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Trading Carbon : November 2011
support to help local governments measure those emissions. Cities would then be able to trade allowances representing transportation-related emissions if they emit above or below the set carbon caps. "Transportation is one of the major sources of emissions for the country and there are associated co-benefits to reducing emissions," she said. For example, earn financial support for its mitigation efforts, supplement investments in Colombia's infrastructure and, in turn, the country's economic development. In 2006, Colombia became the first country to host a UN registered transportation CDM project after its bus rapid transit (BRT) system in the capital Bogota was approved. The country has expanded the BRT to other major cities, and used the CDM to launch metro and cable car systems. But, while Colombia has had some success with the CDM, particularly in the transportation sector, statistics point to much more modest returns. Of the 157 projects in the pipeline, fewer than 20 percent have been approved by the UN and only 6 percent are generating carbon credits. Roberto Leon Gomez Charry, subdirector of local and institutional development at NGO Fundacion Natura, said the CDM has failed to focus on sustainable development in Colombia. Instead, it has favoured initiatives that the government would have undertaken with or without the availability of carbon finance. He said the CDM has only been feasible for larger- scale projects, and has kept carbon finance away from smaller projects developed by the private sector and small communities. As a result, the carbon market has largely ignored forest protection projects, which present a good opportunity to address conservation, mitigation and adaptation all at once, he said. For this reason, Gomez's Fundacion Natura, the Colombian Mercantile Exchange and the Bogota Chamber of Commerce have joined forces to launch a voluntary carbon market exchange for domestic and international buyers. The bourse aims to slash a half-million tonnes of carbon emissions over four years. The platform, which has received financial support from the Inter-American Development Bank and the UN's Global Environmental Facility, as well as other institutions, will initially enable buyers and sellers to trade 371,200 verified emission reductions (VERs), which have already been issued to Colombia-based forest carbon projects. The bank will also support the development of at least five forest carbon projects in two different countries in the region until they are ready to generate tradable VERs. In addition to bringing Colombian offset projects to a wider market, the project also aims to help private Colombian companies calculate, monitor, manage and mitigate their carbon footprints. "I think our country -- and more specifically the private sector -- is really open to try new market mechanisms to achieve environmental goals, because we think that command and control instruments have demonstrated to be not very effective," said Gomez. He added that even though Colombian companies do not have compliance obligations to slash their emissions, the VER exchange will facilitate companies' efforts to reduce their emissions. This is because of potential climate-related commercial requirements that may emerge due to new free-trade agreements the country has signed with the US and will finalise with the EU, as well as for corporate social responsibility reasons. Gomez said that the idea of the exchange came about in 2008, when his foundation started receiving requests from big companies in Colombia to help them measure their GHG emissions and to offset them with forestry credits. He had observed back then that there was a real shortage of forest carbon projects. "That led us to understand that there was an interesting opportunity to promote voluntary mitigation/offsetting in Colombia, but there was a non-existent supply of credits that would facilitate it," he said. "So, we decided that developing a sort of exchange ... in Colombia could be a very effective way to connect a growing demand for mitigation services to an insufficient supply of Colombian carbon credits, and generate a growing dynamic in the market," he said. Gomez hopes that the exchange will kick start a domestic offset market, which could later be scaled up to a regional carbon market for the Andes or all of South America. l 31 SPECIAL REPORT LATIN AMERICA Colombia is open to try new market mechanisms Roberto Leon Gomez Charry, Fundacion Natura November 2011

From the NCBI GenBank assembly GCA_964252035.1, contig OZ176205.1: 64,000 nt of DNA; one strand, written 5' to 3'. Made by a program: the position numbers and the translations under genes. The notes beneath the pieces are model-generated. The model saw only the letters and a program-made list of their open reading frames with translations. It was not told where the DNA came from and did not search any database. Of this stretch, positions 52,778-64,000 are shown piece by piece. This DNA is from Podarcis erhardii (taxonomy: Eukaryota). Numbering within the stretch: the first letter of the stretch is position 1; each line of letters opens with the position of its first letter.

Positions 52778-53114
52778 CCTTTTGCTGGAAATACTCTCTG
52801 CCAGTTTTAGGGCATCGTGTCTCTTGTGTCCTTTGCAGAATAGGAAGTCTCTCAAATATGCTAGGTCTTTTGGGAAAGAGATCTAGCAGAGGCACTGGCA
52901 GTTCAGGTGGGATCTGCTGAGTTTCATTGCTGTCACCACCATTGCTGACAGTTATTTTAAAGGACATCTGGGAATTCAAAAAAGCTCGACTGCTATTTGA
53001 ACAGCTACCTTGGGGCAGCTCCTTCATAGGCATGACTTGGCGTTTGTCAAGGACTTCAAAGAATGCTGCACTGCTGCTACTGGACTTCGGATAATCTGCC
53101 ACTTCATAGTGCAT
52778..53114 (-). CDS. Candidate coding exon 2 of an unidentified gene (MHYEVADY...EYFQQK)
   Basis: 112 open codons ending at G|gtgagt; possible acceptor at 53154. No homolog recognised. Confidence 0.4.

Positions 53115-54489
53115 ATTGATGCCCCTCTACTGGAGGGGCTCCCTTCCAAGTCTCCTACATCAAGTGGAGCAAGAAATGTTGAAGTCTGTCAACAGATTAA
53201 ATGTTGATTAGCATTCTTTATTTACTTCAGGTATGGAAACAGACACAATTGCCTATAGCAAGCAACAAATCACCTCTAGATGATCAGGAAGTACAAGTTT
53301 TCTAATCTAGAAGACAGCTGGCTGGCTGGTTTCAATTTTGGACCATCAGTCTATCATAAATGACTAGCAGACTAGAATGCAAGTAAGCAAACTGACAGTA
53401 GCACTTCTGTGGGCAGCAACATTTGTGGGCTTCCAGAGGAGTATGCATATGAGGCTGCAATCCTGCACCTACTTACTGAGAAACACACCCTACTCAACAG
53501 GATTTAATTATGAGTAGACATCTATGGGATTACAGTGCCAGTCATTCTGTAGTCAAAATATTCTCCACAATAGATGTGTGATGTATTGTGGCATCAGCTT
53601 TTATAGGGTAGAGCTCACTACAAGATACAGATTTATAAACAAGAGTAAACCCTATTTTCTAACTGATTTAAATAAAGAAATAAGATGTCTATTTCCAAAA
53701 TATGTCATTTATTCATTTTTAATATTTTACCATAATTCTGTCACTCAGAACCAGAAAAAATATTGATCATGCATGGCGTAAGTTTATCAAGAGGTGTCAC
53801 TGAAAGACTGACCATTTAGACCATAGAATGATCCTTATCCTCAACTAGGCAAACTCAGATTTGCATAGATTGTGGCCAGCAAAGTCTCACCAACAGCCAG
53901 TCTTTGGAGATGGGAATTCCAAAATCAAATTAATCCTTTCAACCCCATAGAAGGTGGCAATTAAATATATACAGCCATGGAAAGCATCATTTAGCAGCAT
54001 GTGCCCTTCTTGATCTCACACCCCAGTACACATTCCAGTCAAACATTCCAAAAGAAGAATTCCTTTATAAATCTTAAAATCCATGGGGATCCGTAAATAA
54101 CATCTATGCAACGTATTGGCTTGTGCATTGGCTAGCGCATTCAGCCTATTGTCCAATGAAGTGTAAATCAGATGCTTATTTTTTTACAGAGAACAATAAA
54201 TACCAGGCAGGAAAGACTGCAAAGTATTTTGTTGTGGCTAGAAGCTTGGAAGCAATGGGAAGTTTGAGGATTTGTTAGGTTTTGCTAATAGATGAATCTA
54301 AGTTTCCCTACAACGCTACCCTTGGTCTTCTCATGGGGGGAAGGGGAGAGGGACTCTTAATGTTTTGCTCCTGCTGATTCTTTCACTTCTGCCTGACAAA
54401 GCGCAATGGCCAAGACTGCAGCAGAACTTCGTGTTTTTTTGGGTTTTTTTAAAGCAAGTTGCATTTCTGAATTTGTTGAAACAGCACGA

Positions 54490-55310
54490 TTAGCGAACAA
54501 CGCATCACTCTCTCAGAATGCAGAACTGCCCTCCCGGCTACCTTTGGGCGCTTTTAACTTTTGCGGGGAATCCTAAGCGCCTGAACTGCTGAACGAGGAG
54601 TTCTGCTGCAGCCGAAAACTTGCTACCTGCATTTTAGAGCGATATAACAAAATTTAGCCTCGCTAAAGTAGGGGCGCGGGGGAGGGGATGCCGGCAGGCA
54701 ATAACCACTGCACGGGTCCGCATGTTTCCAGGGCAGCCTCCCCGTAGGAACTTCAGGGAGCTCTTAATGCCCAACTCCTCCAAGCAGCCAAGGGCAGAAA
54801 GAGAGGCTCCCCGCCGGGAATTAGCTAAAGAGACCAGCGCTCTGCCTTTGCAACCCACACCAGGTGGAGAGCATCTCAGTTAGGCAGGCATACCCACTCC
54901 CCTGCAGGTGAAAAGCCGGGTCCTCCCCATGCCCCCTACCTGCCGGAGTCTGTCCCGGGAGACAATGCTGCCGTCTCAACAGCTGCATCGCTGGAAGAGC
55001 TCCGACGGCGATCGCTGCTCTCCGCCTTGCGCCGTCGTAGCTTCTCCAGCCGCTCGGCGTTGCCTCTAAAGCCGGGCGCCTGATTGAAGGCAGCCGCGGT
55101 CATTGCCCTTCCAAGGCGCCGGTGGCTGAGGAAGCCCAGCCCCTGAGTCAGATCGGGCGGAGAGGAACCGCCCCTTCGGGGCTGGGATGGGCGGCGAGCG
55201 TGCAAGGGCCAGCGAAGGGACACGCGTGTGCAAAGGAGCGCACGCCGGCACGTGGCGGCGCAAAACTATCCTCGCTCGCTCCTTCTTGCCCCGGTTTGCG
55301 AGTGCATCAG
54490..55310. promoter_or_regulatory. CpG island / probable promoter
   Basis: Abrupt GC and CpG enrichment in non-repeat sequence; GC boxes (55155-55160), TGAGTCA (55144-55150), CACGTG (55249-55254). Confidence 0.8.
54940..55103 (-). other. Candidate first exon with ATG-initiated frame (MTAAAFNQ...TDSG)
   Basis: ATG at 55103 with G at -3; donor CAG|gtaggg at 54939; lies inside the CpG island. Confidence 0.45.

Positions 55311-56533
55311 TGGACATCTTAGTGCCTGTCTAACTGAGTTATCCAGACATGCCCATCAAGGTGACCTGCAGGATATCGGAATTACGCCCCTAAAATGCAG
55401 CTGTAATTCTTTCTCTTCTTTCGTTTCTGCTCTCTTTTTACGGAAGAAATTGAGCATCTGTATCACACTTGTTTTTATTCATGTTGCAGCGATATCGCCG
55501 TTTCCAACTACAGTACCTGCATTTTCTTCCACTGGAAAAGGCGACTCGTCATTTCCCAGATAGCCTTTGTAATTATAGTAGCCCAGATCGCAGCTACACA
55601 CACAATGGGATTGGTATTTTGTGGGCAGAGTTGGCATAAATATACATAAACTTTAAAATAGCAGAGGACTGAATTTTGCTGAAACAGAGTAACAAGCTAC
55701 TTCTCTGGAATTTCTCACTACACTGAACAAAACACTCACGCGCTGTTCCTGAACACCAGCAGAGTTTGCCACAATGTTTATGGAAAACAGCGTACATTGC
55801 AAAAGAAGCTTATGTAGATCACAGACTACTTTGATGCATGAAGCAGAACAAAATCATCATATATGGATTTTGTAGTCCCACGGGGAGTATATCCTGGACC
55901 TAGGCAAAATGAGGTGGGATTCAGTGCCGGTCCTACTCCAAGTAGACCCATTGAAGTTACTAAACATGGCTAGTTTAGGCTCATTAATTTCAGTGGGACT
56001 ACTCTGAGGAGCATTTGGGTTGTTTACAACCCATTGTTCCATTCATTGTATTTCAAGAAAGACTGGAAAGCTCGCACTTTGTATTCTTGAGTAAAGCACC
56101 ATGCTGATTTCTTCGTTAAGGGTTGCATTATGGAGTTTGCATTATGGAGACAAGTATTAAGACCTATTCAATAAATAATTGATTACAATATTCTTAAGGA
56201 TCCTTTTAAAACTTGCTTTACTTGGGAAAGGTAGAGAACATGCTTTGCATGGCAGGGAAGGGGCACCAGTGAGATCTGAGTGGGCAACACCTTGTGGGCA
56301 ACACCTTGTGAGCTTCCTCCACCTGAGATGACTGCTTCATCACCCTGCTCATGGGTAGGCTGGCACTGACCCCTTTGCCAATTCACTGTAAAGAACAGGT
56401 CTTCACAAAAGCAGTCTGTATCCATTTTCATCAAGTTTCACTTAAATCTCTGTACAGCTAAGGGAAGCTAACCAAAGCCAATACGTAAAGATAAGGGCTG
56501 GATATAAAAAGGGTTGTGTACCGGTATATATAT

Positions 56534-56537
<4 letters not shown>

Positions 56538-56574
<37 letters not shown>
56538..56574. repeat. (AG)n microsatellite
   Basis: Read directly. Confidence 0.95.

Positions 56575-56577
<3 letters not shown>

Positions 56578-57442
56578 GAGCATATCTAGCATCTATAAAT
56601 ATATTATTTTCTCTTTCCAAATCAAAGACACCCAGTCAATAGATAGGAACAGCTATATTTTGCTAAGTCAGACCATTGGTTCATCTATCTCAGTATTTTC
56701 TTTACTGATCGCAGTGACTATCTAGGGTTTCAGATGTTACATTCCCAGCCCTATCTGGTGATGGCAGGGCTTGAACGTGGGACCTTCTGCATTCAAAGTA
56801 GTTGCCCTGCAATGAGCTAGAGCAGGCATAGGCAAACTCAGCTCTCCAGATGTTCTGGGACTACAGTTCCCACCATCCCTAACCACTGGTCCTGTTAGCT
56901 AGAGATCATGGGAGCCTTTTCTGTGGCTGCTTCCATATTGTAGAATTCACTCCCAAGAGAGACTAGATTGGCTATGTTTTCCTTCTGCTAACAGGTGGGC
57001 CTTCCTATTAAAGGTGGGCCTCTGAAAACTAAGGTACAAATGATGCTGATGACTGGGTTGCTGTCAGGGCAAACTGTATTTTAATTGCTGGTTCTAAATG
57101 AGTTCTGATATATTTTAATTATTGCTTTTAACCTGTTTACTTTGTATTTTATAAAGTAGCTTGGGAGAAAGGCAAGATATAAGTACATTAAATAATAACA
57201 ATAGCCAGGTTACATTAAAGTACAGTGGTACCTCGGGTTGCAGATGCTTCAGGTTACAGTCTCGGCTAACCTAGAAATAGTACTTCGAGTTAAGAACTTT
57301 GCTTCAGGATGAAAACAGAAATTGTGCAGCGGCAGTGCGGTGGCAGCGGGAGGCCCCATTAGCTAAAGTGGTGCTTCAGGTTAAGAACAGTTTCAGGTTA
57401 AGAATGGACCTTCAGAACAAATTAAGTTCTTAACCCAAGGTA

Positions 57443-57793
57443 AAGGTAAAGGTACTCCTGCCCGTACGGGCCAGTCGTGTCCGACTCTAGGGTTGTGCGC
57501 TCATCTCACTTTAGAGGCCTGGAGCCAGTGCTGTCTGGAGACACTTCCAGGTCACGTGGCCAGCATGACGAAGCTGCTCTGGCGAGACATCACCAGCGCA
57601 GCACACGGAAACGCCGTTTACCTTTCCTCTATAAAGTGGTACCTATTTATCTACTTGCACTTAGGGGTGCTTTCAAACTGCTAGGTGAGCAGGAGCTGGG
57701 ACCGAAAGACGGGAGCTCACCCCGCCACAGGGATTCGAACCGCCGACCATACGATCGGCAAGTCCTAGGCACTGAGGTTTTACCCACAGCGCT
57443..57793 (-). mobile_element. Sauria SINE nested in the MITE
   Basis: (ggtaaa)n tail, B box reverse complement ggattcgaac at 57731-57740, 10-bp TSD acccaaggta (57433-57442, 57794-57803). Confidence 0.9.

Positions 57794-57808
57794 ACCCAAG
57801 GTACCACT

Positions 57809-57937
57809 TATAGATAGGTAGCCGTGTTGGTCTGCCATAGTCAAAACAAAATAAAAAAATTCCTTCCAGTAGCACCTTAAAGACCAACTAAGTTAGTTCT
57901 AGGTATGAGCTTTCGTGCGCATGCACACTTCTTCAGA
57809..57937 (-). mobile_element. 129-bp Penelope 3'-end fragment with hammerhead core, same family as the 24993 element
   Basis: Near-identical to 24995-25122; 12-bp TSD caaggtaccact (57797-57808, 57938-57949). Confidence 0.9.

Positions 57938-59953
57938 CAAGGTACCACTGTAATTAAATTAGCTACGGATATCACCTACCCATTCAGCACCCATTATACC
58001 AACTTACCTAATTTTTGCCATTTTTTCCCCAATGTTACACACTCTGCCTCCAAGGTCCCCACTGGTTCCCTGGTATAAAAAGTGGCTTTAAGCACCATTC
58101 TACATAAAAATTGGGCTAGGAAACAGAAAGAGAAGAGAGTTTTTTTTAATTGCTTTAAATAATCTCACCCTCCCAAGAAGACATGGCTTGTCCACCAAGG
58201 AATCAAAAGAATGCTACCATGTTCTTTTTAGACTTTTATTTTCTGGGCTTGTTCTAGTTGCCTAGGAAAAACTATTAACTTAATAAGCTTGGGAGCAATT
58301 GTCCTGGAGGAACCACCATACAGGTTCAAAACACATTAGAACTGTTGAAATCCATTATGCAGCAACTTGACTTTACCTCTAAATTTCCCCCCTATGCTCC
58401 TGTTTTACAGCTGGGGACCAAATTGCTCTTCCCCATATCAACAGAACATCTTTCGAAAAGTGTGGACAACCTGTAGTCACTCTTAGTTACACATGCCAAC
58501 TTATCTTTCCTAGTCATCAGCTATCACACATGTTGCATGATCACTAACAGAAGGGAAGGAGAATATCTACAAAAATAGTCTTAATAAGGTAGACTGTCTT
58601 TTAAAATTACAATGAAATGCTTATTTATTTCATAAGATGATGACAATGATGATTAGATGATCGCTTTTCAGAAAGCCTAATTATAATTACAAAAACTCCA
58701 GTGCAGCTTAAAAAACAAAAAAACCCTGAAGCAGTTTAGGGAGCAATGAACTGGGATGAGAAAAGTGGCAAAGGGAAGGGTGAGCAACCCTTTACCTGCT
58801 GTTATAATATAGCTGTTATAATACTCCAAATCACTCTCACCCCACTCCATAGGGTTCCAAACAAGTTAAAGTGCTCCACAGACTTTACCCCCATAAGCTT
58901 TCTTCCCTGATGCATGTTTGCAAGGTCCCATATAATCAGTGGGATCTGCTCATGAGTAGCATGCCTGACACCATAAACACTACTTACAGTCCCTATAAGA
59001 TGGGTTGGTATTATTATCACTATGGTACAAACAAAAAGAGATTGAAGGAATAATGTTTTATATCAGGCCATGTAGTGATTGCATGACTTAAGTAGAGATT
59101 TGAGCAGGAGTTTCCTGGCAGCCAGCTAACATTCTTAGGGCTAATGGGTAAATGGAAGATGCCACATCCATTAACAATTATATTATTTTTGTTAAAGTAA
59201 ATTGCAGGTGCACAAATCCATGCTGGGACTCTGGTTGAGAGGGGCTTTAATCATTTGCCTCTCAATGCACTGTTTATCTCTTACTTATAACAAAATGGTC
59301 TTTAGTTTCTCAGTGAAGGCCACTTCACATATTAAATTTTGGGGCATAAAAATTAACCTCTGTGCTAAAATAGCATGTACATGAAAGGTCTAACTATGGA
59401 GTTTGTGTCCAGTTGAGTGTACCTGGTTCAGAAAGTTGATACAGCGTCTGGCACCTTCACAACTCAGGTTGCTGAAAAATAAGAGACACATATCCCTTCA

December - January 2011